Definitions of window

  1. an opening that resembles a window in appearance or function; "he could see them through a window in the trees" Scrapingweb Dictionary DB
  2. a framework of wood or metal that contains a glass windowpane and is built into a wall or roof to admit light or air Scrapingweb Dictionary DB
  3. a transparent opening in a vehicle that allow vision out of the sides or back; usually is capable of being opened Scrapingweb Dictionary DB
  4. a transparent panel (as of an envelope) inserted in an otherwise opaque material Scrapingweb Dictionary DB
  5. (computer science) a rectangular part of a computer screen that contains a display different from the rest of the screen Scrapingweb Dictionary DB
  6. an opening in the wall of a building (usually to admit light and air); "he stuck his head in the window" Scrapingweb Dictionary DB
  7. a pane in a window; "the ball shattered the window" Scrapingweb Dictionary DB
  8. the time period that is considered best for starting or finishing something; "the expanded window will give us time to catch the thieves"; "they had a window of less than an hour when an attack would have succeeded" Wordnet Dictionary DB
  9. An opening in the wall of a building for the admission of light and air, usually closed by casements or sashes containing some transparent material, as glass, and capable of being opened and shut at pleasure. Webster Dictionary DB
  10. The shutter, casement, sash with its fittings, or other framework, which closes a window opening. Webster Dictionary DB
  11. A figure formed of lines crossing each other. Webster Dictionary DB
  12. To furnish with windows. Etymological and pronouncing dictionary of the English language. By Stormonth, James, Phelp, P. H. Published 1874.
  13. To place at or in a window. Webster Dictionary DB
  14. An opening in the side of a building to let in light and air; the sash, shutter, or other framework which fills such a space. The Winston Simplified Dictionary. By William Dodge Lewis, Edgar Arthur Singer. Published 1919.
  15. An opening in the wall of a building for air and light: the frame in the opening. The american dictionary of the english language. By Daniel Lyons. Published 1899.
  16. Opening in the wall of a building to admit light; frame in the opening. The Clarendon dictionary. By William Hand Browne, Samuel Stehman Haldeman. Published 1894.
  17. An opening in a building for the admission of light or air. The Concise Standard Dictionary of the English Language. By James Champlin Fernald. Published 1919.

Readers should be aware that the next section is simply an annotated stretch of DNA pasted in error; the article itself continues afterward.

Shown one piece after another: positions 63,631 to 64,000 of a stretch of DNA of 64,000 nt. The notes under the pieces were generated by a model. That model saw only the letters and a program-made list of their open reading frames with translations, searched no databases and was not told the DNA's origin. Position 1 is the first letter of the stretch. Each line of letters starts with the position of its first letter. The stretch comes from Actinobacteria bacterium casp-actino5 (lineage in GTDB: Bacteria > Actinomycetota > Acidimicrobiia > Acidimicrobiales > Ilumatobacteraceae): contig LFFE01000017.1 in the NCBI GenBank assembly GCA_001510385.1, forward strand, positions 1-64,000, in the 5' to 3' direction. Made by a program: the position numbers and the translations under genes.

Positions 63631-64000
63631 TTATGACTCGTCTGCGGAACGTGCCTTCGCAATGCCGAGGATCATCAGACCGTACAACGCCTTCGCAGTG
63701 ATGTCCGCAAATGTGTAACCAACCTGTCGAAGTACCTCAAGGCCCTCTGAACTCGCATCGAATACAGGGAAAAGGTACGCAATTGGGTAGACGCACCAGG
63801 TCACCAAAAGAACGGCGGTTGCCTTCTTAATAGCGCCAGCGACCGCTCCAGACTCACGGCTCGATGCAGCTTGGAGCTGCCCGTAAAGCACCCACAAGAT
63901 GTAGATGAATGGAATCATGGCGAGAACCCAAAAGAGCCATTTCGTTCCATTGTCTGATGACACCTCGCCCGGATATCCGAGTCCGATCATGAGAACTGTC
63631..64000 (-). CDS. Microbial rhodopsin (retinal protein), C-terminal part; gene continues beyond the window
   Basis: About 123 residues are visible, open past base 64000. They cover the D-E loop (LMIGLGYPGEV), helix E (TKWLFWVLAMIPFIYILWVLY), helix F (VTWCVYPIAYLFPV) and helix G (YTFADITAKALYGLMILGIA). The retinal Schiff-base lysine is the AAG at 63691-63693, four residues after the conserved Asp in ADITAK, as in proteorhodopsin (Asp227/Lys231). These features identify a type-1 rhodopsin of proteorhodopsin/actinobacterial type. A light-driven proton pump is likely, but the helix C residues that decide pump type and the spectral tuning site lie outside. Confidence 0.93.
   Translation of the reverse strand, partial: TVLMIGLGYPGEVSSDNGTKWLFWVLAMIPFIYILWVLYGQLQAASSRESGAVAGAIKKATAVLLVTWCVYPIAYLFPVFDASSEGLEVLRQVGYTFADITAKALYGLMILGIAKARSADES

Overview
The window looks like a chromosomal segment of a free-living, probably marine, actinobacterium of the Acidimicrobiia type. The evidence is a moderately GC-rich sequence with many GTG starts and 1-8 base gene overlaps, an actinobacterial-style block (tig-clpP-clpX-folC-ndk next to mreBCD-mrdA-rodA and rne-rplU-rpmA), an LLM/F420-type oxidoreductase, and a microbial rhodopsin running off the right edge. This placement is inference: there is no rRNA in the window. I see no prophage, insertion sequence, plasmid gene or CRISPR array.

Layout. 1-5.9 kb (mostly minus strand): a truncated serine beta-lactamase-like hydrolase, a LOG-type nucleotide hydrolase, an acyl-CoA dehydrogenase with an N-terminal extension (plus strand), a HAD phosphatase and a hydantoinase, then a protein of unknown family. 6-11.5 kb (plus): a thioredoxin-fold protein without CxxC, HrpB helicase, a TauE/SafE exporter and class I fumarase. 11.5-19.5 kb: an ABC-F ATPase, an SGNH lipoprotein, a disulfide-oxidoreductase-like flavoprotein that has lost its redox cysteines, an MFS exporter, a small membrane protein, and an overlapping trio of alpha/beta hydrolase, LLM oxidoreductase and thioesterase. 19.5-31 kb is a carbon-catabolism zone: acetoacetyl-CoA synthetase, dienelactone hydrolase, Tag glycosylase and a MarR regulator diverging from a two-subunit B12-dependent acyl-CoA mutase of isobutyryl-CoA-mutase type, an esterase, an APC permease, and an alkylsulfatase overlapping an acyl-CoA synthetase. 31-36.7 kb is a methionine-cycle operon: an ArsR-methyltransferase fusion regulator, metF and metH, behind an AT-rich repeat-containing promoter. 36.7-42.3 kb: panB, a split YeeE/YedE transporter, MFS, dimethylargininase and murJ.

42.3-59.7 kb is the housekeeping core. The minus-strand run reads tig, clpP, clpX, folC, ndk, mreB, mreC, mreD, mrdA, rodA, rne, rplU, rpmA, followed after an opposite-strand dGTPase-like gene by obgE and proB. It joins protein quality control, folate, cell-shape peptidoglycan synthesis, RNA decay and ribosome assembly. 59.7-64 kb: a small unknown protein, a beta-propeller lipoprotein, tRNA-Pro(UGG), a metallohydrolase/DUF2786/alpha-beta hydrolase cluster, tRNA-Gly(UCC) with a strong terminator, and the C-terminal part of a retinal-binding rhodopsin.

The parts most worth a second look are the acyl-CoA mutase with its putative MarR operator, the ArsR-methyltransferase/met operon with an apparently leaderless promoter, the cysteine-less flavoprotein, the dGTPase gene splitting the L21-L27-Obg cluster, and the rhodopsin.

18. An opening in the wall of a building for the admission of light, and of air when necessary, consisting of a frame, often with movable sashes, containing panes of glass; an aperture or opening; the frame or other thing that covers the aperture; lattice or casement. Nuttall's Standard dictionary of the English language. By Nuttall, P.Austin. Published 1914.
  19. An opening in a building fitted with a movable frame filled with glass for the admission of light and air; an aperture or opening; a lattice or casement. Etymological and pronouncing dictionary of the English language. By Stormonth, James, Phelp, P. H. Published 1874.
  20. An opening made in the wall of a house to admit light and air, and tofurnish a view or prospect The use of this word in law is chiefly iu connection with thedoctrine of ancient lights and other rights of adjacent owners. thelawdictionary.org
  21. The window of an Oriental house consists generally of an aperture closed in with lattice-work. ( Judges 5:28 ; Proverbs 7:6 ) Authorized Version "casement;" ( Ecclesiastes 12:3 ) Authorized Version "window;" ( Solomon 2:9 ; Hosea 13:3 ) Authorized Version "chimney." Glass has been introduced into Egypt in modern times as a protection against the cold of winter, but lattice-work is still the usual, and with the poor the only, contrivance for closing the window. The windows generally look into the inner court of the house, but in every house one or more look into the street. In Egypt these outer windows generally project over the doorway. [HOUSE] biblestudytools.com